3. design for flipped learning (make the learner the content creator and teacher) instead of relying on the flipped classroom model.

Flipping requires that you starve an old and irrelevant monster. Feed it and it will gain strength and take control again.

Is flipped learning suitable for Year 1 Sem 1 students (freshie)?

The flipped classroom and flipped learning is not dependent on age, ability, or aptitude. It is up to the creativity and care of the teacher who flips his or her classroom. Anyone can and should create and teach content, and that is why teachers should flip the learning.

When a group of students have prepared the content and they are presenting, how to get the other students interested in their presentation?

This is not just an issue of the flipped classroom. You cannot make anyone interested in something they have no stake in. So create that sense of ownership and give it to them. How you do this is a function of your experience, creativity, and care for your learners.

How to design flipped learning effectively if my class consists of students of diverse learning abilities/motivation?

The method I modelled was to use station-based learning. The stations were pitched at different levels and needs, but were designed with the same learning outcomes.

Another important method is projects where students learn by creating content and teaching based on where they are at and with something they can relate to.

What motivations are there for students to look at the materials outside of their official classroom hours?

If they have no stake or interest in it, frankly none. You are asking them to watch, read, or listen to your content or your interest. That is a function of teaching.

Focusing on the learner and learning is about figuring out what makes our students tick. Instead of answers, I ask some questions in return:

  • What makes them gravitate towards YouTube videos?
  • Why do they want to spend time on certain forms of social media?
  • How to they get the energy to pursue their passions?

As I survey local flipped classroom and flipped learning ventures, and work with educators involved with these efforts, I have observed at least three patterns. There are the:

  1. Lone wolves
  2. Pockets of innovators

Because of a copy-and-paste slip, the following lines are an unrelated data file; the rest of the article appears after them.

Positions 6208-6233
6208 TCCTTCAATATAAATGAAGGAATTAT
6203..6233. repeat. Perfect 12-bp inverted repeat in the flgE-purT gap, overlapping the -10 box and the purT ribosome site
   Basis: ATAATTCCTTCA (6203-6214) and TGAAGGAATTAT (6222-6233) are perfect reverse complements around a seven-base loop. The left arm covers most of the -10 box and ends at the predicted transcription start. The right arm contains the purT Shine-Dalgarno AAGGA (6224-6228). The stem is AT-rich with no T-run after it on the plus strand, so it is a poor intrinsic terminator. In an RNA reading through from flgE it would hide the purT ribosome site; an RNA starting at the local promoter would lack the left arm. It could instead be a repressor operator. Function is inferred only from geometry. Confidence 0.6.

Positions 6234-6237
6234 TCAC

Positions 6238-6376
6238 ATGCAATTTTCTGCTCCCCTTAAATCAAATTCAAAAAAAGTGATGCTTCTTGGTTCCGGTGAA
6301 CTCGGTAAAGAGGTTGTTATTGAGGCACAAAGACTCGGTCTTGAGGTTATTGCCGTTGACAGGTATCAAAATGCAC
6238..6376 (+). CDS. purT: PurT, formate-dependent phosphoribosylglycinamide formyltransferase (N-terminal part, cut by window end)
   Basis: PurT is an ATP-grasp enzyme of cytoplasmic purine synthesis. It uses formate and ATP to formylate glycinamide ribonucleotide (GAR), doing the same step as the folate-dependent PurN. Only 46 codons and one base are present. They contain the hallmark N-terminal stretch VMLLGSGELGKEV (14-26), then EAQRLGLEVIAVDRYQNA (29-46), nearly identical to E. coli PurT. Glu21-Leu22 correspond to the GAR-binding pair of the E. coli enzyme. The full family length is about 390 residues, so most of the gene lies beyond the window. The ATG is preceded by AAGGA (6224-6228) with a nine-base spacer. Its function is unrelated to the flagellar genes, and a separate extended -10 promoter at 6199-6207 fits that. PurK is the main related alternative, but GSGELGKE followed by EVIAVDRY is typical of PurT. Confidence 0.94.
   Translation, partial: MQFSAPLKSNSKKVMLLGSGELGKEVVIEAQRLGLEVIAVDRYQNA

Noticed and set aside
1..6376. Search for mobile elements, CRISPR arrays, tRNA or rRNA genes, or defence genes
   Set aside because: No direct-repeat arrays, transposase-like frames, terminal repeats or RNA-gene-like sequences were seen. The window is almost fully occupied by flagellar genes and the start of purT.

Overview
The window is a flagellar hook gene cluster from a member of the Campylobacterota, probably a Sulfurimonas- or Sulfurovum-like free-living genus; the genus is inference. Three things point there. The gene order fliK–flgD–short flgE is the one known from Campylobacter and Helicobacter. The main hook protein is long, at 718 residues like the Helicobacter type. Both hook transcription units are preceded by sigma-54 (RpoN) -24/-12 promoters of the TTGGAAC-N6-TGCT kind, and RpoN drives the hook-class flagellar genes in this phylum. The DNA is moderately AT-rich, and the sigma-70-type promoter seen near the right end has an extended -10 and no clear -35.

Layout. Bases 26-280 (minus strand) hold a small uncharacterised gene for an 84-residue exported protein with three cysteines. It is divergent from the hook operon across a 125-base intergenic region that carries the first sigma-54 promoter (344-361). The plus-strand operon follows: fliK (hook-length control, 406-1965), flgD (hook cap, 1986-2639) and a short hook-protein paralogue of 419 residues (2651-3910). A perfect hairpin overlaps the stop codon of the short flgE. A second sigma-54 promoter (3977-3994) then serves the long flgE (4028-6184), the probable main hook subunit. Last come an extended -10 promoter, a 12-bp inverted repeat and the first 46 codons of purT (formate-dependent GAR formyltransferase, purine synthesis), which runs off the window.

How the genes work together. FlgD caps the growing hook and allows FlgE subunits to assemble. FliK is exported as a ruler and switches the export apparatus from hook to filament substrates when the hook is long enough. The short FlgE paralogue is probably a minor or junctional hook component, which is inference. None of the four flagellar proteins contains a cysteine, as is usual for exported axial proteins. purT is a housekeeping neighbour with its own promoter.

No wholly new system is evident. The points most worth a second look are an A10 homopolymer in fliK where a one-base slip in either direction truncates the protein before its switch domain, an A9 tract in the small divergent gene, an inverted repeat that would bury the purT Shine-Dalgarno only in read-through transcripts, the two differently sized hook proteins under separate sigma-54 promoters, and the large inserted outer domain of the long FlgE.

3. Coordinated efforts
wolf by Cloudtail, on Flickr
Creative Commons Creative Commons Attribution-Noncommercial-Share Alike 2.0 Generic License   by  Cloudtail 

The lone wolves are the most common. They are mostly energetic and fairly informed individual who chose to work alone or do so under the circumstances. They do this because they are the peripheral innovators and/or they do not have  support.

Every organization has lone wolves and innovators, but they are not the same thing. I am referring to flippers who are both. They work faster and are willing to try and make mistakes alone.

But this asset is also their greatest liability. The run the highest risk of burnout or moving from one cool thing to do to another. They also risk being socially marginalized in their organizations if they are perceived to be aloof or too clever.

I have noticed lone wolf flipping die out within months. Most efforts are not sustainable because there is only one battery and bulb in a very dark room.

The pockets of innovators may or may not include lone wolves. They might be led by a former lone wolf. These are best represented by group of three to five teachers who share a common academic interest.

These pockets are likely to have the support of higher ups and their flipping efforts revolve around lesson planning and preparing videos for students. They might work semester to semester or have year-long plans. They deal only with their content area and for a selection of classes (rarely an entire level).

pockets of dolls by visagency, on Flickr
Creative Commons Creative Commons Attribution-No Derivative Works 2.0 Generic License   by  visagency